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Molecular structure and cell cycle regulated assembly of the kinetochore

Molecular structure and cell cycle regulated assembly of the kinetochore

Objective

Accurate chromosome segregation in eukaryotes requires the assembly of the macromolecular kinetochore complex at centromeres to attach chromosomes to the mitotic spindle. The kinetochore proteins are organized in stable subcomplexes that bind to dynamic microtubules and ensure fidelity of sister chromatid separation through feedback control. Characterizing the kinetochore structure will significantly advance our understanding of chromosome segregation and how defects in this process can lead to aneuploidy, which is associated with tumorigenesis. X-ray crystallography has provided detailed insights into the function of subcomplexes, however, a molecular analysis of the native kinetochore subunit architecture is still missing. I have recently combined chemical cross-linking with mass spectrometry (CXMS) which allows for the first time the topological analysis of native macromolecular protein structures by a comprehensive set of distance restraints. Applying this approach to kinetochores assembled on budding yeast minichromosomes I aim to elucidate the architecture of the native centromere-assembled kinetochore complex and analyze how tension sensing by the chromosomal passenger complex is integrated into the structure. Secondly, the systematic analyses of changes in phosphorylation levels and in protein stoichiometries of soluble and nucleosome-associated human kinetochore complexes will reveal how the tight temporal control of assembling a functional kinetochore in mitosis is achieved. Thirdly, I will investigate the architecture of the centromere-associated network of kinetochore proteins by CXMS to unveil its role in directing CENP-A replenishment at mitotic exit in order to maintain centromere identity through generations. The analysis of the native kinetochore structure in different functional states will provide fundamental mechanistic insights and help us to understand how this architecture confers fidelity to centromere propagation and chromosome segregation.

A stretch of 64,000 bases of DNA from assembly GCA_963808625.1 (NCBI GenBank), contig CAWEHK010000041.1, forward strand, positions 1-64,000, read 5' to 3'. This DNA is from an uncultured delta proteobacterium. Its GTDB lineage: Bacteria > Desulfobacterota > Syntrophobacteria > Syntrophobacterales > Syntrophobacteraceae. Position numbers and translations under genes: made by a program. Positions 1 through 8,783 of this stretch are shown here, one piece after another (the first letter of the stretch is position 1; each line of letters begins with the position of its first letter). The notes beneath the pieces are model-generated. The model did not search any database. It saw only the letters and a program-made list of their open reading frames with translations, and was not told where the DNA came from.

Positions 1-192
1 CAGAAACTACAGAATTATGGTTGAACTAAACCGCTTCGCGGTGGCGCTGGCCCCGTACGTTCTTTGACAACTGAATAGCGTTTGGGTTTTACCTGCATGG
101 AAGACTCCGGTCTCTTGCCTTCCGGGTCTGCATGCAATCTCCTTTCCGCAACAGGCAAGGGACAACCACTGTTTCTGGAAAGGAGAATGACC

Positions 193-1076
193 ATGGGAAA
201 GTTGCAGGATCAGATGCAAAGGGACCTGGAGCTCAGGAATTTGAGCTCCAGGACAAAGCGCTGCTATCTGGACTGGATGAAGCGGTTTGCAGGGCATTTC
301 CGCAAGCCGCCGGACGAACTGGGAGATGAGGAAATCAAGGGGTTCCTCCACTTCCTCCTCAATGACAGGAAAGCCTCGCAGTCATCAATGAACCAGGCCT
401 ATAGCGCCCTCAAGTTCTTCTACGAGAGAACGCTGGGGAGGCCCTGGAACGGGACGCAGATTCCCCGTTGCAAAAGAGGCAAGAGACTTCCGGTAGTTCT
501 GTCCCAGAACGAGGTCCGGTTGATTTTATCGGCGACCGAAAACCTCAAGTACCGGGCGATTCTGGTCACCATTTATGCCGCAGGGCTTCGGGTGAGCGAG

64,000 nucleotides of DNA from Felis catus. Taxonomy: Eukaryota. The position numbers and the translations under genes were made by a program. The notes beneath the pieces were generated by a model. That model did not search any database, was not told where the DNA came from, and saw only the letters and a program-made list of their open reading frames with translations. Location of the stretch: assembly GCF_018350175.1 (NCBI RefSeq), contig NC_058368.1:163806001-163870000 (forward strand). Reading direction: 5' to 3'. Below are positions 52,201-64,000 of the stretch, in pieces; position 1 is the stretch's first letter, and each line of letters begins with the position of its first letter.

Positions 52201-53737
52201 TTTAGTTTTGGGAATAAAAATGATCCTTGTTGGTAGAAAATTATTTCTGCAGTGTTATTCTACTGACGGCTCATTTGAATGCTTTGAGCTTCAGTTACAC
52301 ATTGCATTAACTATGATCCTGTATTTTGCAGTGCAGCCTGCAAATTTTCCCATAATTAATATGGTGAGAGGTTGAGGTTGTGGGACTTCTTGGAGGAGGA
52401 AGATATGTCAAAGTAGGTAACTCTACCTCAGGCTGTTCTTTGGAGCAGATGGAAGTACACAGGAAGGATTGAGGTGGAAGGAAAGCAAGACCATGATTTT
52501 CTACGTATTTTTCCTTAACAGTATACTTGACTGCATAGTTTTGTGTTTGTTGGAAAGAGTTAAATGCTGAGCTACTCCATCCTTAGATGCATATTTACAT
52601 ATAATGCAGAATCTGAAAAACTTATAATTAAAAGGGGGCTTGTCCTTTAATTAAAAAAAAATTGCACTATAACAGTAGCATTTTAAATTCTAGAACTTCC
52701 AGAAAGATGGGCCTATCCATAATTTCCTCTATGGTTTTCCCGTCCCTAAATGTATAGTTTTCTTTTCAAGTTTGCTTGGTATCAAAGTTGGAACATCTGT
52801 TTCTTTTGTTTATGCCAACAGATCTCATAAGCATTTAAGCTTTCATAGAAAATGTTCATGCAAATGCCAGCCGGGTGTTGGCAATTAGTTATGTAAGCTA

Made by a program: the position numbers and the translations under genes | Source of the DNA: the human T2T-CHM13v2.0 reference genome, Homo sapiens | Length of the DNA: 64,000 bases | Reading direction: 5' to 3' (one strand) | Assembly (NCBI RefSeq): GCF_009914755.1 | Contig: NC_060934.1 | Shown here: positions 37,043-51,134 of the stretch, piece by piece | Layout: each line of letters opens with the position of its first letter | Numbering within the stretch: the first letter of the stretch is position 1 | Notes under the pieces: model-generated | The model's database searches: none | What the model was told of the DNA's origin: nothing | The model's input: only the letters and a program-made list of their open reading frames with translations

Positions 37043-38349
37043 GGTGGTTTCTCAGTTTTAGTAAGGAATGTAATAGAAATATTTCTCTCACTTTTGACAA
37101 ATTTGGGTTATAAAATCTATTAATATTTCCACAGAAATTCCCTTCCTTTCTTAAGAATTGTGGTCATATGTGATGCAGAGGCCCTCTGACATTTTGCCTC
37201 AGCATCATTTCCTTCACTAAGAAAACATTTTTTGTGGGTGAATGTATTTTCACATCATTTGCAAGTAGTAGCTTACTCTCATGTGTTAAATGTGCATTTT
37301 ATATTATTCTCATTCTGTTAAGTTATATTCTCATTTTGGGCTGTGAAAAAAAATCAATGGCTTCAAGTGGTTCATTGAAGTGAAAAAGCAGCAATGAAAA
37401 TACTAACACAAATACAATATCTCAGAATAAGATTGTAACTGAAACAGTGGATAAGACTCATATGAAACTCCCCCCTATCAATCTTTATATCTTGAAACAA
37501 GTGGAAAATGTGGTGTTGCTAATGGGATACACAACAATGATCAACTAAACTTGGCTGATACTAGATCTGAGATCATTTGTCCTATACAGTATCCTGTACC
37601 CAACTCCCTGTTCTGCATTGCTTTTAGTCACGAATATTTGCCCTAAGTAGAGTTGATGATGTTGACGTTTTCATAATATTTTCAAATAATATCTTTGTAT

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Host institution

LUDWIG-MAXIMILIANS-UNIVERSITAET MUENCHEN

Address

Geschwister Scholl Platz 1
80539 Muenchen

Germany

Activity type

Higher or Secondary Education Establishments

EU Contribution

€ 1 499 932

Beneficiaries (1)

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LUDWIG-MAXIMILIANS-UNIVERSITAET MUENCHEN

Germany

EU Contribution

€ 1 499 932

Project information

Grant agreement ID: 638218

Status

Ongoing project

  • Start date

    1 June 2015

  • End date

    31 May 2020

Funded under:

H2020-EU.1.1.

  • Overall budget:

    € 1 499 932

  • EU contribution

    € 1 499 932

Hosted by:

LUDWIG-MAXIMILIANS-UNIVERSITAET MUENCHEN

Germany